[6] O’Donoghue. Freeman, A Descriptive and Classified Catalogue of Portraits of Queen Elizabeth, Dryden Press, 1894, Page ix-x

[7] NPG 4449; Queen Elizabeth I – conservation research – National Portrait Gallery, accessed July 2021

[8] Grosvenor. Bendor, Philip Mould Fine Paintings Catalogue, London 2010

[9] Edwards. John Stephan, A Queen of a New Invention The Portraits of Lady Jane Grey/Dudley, old John Publishing, Page: 157-167

[10] Edwards. John Stephan, A Queen of a New Invention The Portraits of Lady Jane Grey/Dudley, old John Publishing, Page: 157-167

[11] Strong. Roy, Portraits of Queen Elizabeth, Oxford Press, 1963, Page: 53-54

The Streatham Portrait Revisited

NPG 6804 (c) National Portrait Gallery, London

Lady Jane Grey – NPG 6804

By Unknown Artist

Oil on oak panel, circa 1590-1600

33 ¾ x 23 ¾ inches

The Streatham Portrait Revisited

“It’s an appallingly bad picture and there’s absolutely no reason to suppose it’s got anything to do with Lady Jane Grey. But if the National Portrait Gallery has public money to burn, then so be it.”[1]

The above quote reportedly the opinion of historian David Starkey was published in the January of 2006 when the National Portrait Gallery, expressed the interest in using money raised through their 150th anniversary gala to purchase this newly discovered portrait thought to represent Lady Jane Grey.  This painting was eventually purchased by the gallery to mixed reviews and even today uncertainty regarding the identity of the sitter is still evident and debated.

In February of 2019 author Alison Weir produced an article for History Revealed Magazine in which she discusses the various portraits relating to Lady Jane Grey. In this Weir states that the Streatham inscription “LADY JAYNE was added at a later date[2]and that “the inscription is almost certainly incorrect, as the sitter wears a distinctive pearl carcanet that appear in portraits of Parr, notably one inscribed CATHERINA REGINA UXOR HENRICI VIII” [3].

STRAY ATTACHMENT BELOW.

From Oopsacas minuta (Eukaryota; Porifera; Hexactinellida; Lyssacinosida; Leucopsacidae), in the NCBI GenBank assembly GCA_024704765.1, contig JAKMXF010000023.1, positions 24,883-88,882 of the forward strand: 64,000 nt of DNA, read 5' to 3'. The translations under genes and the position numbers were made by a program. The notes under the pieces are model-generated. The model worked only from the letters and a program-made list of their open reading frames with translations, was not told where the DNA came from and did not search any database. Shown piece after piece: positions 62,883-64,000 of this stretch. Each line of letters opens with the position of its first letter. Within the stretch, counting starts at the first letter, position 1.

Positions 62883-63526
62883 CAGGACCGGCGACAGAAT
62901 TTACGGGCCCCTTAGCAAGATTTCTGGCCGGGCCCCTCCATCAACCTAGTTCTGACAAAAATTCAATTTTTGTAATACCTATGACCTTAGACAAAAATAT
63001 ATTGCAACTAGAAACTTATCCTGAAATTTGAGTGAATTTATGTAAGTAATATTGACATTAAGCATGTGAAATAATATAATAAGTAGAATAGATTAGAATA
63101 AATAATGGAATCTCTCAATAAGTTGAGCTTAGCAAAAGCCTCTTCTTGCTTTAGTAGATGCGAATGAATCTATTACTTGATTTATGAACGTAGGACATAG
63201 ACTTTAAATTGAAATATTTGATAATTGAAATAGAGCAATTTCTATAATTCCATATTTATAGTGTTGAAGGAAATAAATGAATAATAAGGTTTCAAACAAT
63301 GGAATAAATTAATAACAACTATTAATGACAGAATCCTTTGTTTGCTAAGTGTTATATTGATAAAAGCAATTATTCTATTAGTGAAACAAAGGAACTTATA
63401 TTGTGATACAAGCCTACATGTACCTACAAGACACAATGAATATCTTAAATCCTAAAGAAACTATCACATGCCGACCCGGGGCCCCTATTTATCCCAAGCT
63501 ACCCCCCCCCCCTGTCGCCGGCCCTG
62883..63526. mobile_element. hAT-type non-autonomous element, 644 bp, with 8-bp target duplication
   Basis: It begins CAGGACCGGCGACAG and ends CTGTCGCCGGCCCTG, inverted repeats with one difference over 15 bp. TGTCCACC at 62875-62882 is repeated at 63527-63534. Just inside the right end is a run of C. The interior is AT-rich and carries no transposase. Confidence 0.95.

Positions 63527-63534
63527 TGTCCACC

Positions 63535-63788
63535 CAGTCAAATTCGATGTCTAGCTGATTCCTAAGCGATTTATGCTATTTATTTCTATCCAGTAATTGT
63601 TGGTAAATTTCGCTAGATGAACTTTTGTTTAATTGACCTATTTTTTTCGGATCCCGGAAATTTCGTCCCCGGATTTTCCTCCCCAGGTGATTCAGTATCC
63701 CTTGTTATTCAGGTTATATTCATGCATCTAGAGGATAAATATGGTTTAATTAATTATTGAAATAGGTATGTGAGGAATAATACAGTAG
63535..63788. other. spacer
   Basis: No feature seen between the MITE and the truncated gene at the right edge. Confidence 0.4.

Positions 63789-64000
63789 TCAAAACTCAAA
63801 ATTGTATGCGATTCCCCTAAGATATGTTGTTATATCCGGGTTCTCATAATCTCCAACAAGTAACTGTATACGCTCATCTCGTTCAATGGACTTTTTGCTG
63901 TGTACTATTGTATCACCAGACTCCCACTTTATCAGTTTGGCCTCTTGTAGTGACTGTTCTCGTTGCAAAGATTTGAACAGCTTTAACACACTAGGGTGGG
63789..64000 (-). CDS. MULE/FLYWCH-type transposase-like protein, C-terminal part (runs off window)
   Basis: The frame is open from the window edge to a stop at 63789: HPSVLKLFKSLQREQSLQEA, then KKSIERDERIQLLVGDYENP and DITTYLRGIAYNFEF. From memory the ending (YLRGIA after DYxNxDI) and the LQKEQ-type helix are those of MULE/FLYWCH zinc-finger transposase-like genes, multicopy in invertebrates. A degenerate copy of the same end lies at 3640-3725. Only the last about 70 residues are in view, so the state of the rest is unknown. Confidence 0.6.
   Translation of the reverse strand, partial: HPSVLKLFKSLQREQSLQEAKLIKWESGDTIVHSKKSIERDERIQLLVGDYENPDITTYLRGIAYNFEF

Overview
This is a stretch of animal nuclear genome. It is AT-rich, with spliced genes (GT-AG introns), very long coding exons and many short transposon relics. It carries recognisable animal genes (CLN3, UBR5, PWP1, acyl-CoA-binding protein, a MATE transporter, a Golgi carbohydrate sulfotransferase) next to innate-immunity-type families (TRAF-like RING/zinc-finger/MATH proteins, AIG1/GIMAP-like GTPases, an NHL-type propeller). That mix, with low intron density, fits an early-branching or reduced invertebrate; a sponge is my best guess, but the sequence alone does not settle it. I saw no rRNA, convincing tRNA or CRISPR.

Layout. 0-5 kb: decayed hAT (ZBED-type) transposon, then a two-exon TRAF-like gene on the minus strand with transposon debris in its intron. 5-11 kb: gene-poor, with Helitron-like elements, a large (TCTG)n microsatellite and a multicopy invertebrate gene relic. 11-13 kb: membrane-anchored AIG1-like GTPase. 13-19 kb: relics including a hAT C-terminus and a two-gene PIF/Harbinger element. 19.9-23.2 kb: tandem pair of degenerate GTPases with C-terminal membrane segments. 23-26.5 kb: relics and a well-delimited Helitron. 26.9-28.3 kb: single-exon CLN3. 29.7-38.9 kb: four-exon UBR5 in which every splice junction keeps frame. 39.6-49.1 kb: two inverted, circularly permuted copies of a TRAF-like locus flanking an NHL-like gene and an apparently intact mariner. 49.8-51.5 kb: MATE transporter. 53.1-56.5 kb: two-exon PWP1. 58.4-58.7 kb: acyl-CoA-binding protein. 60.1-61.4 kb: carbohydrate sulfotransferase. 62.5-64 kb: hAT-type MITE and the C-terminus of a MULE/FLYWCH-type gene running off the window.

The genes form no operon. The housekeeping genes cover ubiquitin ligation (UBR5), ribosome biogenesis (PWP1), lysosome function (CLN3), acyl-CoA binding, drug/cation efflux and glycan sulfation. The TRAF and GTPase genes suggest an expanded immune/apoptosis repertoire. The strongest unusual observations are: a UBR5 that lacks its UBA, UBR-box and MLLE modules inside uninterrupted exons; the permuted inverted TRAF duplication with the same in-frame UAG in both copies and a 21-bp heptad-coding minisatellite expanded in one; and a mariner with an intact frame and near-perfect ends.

Through this Weir is indirectly claiming that the Streatham portrait was in fact another depiction purchased by The National Portrait Gallery thought to be a portrait of Jane Grey however turning out to be another image of Henry VIII’s sixth queen Catherine Parr.

Due to the speculation surrounding this image this article will take a fresh look at what is known regarding the portrait to date and look at some of the facts found from scientific investigations on this portrait both prior to and after the galleries purchase.  This in turn will attempt to resolve some of the myths which have surrounded this painting in hope to once and for all discuss the galleries reasoning for its purchase and the portraits importance as a historical artefact when looking at the iconography of Lady Jane Grey.

When discussing the complex subject relating to portraits of Lady Jane Grey one must first establish if there was a need for a painting in the first place. For her time she was not initially seen as a public figure of any importance with no strong claim or intention of inheriting the throne due to the last will and testament written in 1546 by Henry VIII claiming in what order his children should inherit.

The period in which she became a prominent figure, the time between her marriage in May of 1553 and the end of her reign in the July of 1553 is a very short window of time for which a life portrait is most likely to have been created with the exception of personal miniature portraits which may possibly have been produced and held by close family members or associates.  Jane was known for her education and there is some evidence that portraits of her where being produced during the sixteenth century which include at least three references to individual paintings.

The first reference is an inventory of the possessions of Elizabeth Cavendish (Bess of Hardwick 1527-1608) taken in 1566 indicates that Elizabeth held a portrait “of the Lady Jane on a table”[4] in her chamber at Chatsworth House.